say.

Urgent or Important? Learn to Prioritize

"It's urgent!". "I want it now!". "Hurry, it's late!". "I want it yesterday!". Does it sound familiar?

These days, it seems, everything is urgent. Ding! You got email. You shouldn't, but you start reading it. You are in the second sentence, when the phone rings. Guess who is calling? Yes, the person, who just sent you the email. "Did you respond to my email yet?" - he asks. Crazy, but not far-fetched, is it?

First, let me make a bold statement: urgent, most of the time, does NOT equal important. By the way, urgent is not to be confused with an emergency. The latter is a different story altogether.

More often than not, something becomes urgent, because somebody (or you) neglected to do something in time, or didn't plan for making it happen.

Urgent tasks are deadline-related and often driven by others.

Important tasks are related to your goals and you want to do them.

So, how do you deal with all the "urgent" stuff, without losing your sanity?

Consider the following steps and best practices:

1. Write down your top (3 or 4) business and personal objectives.

2. Use the above as a gauge against which to evaluate all tasks (to-dos) and/or requests coming your way.

3. Anything, which supports your (business or personal) goals, is important.

4. Once you know what's important, it's time to prioritize.

a. Urgent and Important = Priority 1

b. Urgent but NOT important = Priority 2

c. Not urgent but Important = Priority 3

d. Not urgent and not important = Priority 4

5. Everything being equal, you may give higher priority to a task if its completion (or performance) impacts your personal or your business' reputation. I.e.: you made a specific commitment to deliver or perform.

6. Once you identified your priorities for a given day, you must write them in your calendar, reflecting the actual time required for their completion.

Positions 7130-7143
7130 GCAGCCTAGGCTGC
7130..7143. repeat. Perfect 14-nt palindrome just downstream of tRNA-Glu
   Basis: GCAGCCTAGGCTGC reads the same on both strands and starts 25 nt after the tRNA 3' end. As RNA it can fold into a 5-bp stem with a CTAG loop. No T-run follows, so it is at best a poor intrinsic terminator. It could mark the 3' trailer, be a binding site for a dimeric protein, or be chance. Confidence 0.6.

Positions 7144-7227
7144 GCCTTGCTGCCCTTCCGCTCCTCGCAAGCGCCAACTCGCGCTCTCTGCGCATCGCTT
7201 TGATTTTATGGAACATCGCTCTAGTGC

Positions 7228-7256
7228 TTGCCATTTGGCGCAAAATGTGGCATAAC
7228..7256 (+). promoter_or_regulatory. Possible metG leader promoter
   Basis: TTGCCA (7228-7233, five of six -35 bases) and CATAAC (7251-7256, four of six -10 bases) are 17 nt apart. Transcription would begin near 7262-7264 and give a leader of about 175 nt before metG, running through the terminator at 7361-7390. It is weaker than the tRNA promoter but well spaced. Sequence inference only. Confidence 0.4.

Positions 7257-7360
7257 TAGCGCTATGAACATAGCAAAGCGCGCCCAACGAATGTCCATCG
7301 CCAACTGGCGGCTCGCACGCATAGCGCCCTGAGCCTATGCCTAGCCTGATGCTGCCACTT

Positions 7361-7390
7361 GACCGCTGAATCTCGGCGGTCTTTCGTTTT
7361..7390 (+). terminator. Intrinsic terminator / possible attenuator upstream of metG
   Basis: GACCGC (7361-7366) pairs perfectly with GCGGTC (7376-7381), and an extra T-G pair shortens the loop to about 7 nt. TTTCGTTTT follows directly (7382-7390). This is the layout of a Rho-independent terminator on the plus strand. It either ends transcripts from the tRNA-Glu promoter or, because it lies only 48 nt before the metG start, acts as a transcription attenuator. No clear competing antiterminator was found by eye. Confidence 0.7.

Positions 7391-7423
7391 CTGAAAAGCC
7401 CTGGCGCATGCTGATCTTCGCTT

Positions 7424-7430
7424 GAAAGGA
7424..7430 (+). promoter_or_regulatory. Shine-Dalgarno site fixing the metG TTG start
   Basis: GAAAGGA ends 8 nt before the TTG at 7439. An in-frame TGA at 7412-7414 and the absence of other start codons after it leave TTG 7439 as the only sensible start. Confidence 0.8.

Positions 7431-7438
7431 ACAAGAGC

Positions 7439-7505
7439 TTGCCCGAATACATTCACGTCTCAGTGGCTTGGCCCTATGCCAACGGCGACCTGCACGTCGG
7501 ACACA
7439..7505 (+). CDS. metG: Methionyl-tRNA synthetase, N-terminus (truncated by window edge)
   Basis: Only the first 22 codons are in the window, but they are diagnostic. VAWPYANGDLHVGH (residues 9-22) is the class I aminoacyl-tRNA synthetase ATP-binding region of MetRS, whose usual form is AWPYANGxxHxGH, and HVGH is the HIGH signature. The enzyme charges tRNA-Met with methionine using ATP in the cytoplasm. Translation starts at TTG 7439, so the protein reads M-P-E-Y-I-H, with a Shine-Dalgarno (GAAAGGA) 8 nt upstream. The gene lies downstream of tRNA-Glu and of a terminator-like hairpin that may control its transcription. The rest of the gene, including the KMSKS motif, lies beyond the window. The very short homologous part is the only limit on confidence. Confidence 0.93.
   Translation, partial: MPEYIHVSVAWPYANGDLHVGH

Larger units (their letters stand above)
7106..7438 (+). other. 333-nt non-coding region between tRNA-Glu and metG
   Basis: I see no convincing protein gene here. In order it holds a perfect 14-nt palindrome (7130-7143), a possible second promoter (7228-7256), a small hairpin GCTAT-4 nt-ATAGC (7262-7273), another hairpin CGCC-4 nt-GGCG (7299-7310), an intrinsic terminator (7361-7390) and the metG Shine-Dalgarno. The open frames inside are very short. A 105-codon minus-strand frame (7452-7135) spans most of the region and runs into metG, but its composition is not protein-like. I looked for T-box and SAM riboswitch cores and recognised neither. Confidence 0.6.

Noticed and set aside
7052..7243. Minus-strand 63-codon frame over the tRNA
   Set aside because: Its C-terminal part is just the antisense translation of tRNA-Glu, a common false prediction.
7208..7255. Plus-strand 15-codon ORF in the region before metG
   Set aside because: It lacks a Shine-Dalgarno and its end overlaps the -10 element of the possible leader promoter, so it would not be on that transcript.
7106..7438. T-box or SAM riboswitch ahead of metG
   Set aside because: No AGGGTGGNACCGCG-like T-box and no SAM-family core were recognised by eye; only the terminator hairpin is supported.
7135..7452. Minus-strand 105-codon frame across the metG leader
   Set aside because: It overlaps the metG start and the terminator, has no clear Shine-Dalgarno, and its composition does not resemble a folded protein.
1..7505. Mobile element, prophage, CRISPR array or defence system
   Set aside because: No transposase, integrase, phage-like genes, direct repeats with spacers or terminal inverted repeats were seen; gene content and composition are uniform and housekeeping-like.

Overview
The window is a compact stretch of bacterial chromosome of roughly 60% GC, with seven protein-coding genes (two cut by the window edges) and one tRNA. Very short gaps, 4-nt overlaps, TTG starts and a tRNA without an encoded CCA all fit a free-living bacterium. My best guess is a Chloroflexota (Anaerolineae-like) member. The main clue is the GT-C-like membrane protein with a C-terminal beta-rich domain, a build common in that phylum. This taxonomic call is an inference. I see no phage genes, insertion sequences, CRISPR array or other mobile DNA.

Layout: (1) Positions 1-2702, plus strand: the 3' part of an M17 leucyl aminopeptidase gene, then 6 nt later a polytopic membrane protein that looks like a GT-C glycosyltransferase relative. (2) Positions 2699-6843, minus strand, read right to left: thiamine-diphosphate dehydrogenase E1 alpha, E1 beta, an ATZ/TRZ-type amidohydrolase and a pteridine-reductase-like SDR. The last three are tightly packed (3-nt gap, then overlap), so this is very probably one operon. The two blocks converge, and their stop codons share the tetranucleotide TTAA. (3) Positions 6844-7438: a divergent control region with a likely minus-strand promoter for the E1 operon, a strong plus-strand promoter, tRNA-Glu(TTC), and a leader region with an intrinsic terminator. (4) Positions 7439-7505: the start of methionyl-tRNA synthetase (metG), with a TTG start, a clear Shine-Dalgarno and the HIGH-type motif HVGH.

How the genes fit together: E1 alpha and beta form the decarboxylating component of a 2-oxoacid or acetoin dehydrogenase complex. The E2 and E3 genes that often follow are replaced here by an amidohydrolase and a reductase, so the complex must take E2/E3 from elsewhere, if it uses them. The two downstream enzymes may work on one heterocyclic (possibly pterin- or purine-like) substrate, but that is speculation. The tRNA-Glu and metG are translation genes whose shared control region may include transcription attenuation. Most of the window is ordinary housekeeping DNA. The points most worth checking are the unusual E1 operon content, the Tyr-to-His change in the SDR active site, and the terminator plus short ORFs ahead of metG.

7. If it's not in your calendar (with all the intention to do it), there is a 75% chance it won't be done.

8. Of course, there are interruptions. But, they occur to the extent you allow them to occur. If you must allow them, then you must also leave extra time in your calendar for interruptions.

9. Real life situations don't necessarily fall into nice, "black & white" categories. Urgent tasks do pop up or come your way. However, if you prioritize systematically, plan your tasks pro-actively and with reality, you should be able to accommodate urgent tasks and interruptions.

10. Learn to say no.

Author:. Alex Revai, President of Productivity Solutions, is a professional organizer, who helps business people improve profit, productivity and peace-of-mind. An engineer by training and a seasoned business manager with over 30 years of high-tech industry experience, Alex considers himself primarily as a problem-solver. His passion is to teach individuals and organizations about best practices, systems and processes in order to restore sanity (and productivity) to our increasingly crazy, artificial... Go Deeper | Website

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